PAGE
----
Meeting with an Old Friend by Jamie Beckett

Apropos of Nothing: Meeting with an Old Friend
An Editorial by Jamie Beckett

I saw an old friend just recently. In the process I may have made a fool of myself. I’m not saying I did. I’m just saying it’s possible. The jury is still out. At least it would be if there was an actual jury involved. 

“The jury is out” is just an expression, you know. I think it originated with the television series, Perry Mason. Raymond Burr was the star of that show. But that was a long time ago. So long ago, in fact, that Perry Mason was filmed in black and white. Really. Television — prime time television — was in black and white when I was young. Can you believe it?

And by the way, does “Perry Mason” sound like such a powerful name that you’d hire the man labeled with that moniker to represent you in a murder trial? I don’t think so. If you’re in big trouble you want a lawyer with a name like Rex, or Nero, or Wolfgang. Something powerful. Something dangerous. But Perry? Nah. That’s the guy who designs your shirts. Perry isn’t going to get you out of a murder rap. Especially if you actually did it.

Anyway, I digress. The old friend I ran into is named John Davis. Now that’s a good strong name. That’s a name made of granite and steel. Sam is a good strong name, too. But when your last name is Davis you can’t name your son Sam, because people will naturally call him Sammy. And going around being called Sammy Davis just isn’t right. Not unless you can sing and dance and twirl a six-shooter like nobody’s business.

If you don’t understand that reference go ask your granddad. He gets it. Older people almost always get it. I get it. But then again, I’m old. Being old and getting the reference go together like donuts and cops, or rhythm and blues. It just works that way. It’s best not to question such things. Just accept it.

When I knew John he was a newspaper reporter. A young, ambitious, undeniably talented, and genuinely funny reporter. So, when he reached out suggesting we should get together, I was concerned. Where had this young man so filled with potential gone wrong? He wasn’t in Washington doggedly pursuing corrupt politicians. He wasn’t in New York battling greedy Wall Street bankers. He wasn’t in Miami exposing the dark underbelly of the fashion industry while tailing supermodels into trendy bars.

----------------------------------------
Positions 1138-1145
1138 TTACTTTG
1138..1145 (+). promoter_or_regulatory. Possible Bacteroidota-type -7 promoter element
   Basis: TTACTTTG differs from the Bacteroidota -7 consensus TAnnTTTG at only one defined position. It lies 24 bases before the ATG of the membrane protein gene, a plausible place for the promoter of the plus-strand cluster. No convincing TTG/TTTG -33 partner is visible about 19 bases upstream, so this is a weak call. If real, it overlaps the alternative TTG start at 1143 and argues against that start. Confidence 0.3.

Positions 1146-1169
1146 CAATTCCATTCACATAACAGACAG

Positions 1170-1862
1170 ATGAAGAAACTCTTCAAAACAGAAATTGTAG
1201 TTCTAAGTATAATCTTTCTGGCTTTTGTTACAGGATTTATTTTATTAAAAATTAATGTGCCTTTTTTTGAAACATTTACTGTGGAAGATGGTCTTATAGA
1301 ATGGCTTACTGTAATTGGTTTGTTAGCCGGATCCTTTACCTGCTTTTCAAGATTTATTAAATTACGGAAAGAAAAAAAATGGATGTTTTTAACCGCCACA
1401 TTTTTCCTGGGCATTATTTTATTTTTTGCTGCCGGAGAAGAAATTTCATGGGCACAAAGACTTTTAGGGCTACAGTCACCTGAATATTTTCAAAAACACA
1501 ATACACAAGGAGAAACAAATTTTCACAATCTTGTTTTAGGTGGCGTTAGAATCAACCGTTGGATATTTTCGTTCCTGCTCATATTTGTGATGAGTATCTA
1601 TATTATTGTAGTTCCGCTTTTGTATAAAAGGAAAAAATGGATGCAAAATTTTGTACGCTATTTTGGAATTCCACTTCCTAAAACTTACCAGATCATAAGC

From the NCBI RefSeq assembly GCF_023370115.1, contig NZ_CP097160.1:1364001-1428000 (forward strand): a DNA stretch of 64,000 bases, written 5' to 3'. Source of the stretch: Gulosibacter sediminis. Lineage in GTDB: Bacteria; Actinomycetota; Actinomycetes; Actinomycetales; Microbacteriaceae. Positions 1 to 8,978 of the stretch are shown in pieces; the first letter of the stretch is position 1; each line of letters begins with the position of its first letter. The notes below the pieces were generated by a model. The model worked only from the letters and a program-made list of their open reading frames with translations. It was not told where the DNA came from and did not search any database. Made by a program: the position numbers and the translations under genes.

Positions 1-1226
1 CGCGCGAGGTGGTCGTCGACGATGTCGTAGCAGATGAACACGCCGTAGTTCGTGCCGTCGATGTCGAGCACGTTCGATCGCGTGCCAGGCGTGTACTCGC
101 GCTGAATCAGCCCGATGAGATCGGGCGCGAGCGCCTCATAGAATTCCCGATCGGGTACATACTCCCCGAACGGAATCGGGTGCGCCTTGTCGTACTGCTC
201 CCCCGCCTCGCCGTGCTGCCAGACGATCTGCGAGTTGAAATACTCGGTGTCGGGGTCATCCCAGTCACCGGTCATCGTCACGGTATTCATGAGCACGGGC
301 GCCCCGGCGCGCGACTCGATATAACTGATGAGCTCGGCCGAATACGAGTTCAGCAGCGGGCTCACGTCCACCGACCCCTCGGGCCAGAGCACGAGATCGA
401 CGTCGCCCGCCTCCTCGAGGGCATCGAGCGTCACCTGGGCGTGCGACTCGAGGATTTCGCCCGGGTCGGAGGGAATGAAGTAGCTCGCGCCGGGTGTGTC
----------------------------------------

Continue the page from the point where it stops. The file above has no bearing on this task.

Nope. John wasn’t doing any of those things. He’d become a poet. Published, but still. A poet? His second book is slated to hit the shelves this year. It’s called “Middle Class American Proverb.” That sounds to me like it could be filled with lawn care tips, maybe some advice about how to properly operate a charcoal grill, or warnings about not waxing your car in direct sunlight. I’m not sure really. I hadn’t read it at that point.

John’s first book is still out there. “Growing Moon, Growing Soil: Poems of my Native Land” is a slim volume, only about 70 pages long. But I happen to have a copy. Don’t ask why. I just do. So I slipped it into my backpack, jumped on the motorcycle, and rode down to the intended place of meeting to wait for John to arrive.

Visions of his transformation rattled around my head, causing periodic twinges of pain and flashes of light. I imagined my old friend sauntering up in a beret, trailed by a thin wisp of smoke from a long slender cigarette tucked neatly into a dainty holder. Think Truman Capote, but taller.

I could imagine him driving up in a pink Fiat 500, the Barbie Edition (there is such a thing, you know), throwing a scarf over one shoulder and traipsing to our table in the unique fashion of a poet.

I opened the book. It begins with “Memory of Fast Eddie’s Pier, Summer 1989.” It rambles through “River Boys” and “Dream Elixirs,” “Cutting Time,” and “Bridge Fishing.” The poem “Siesta Key Clams” led me further through the pages where I found “From the Captain’s Journal,” and “Lament for a Hardee County Dirt Road.”

This guy isn’t Truman Capote at all. He’s John Wayne with a pen. He’s the Marlboro Man with a knack for rhyme and meter. He’s Marjorie Kinnan Rawlings with a heaping helping of testosterone. Oh man, was I wrong.

A pick-up truck pulled up to the curb. It’s engine rumbling ominously. Fire belching from chrome stacks. The driver scowled. A lump in his cheek suggested a large chaw of chewing tobacco.

I made a mental note to avoid any reference to roses being red, violets being blue, or old men from Nantucket.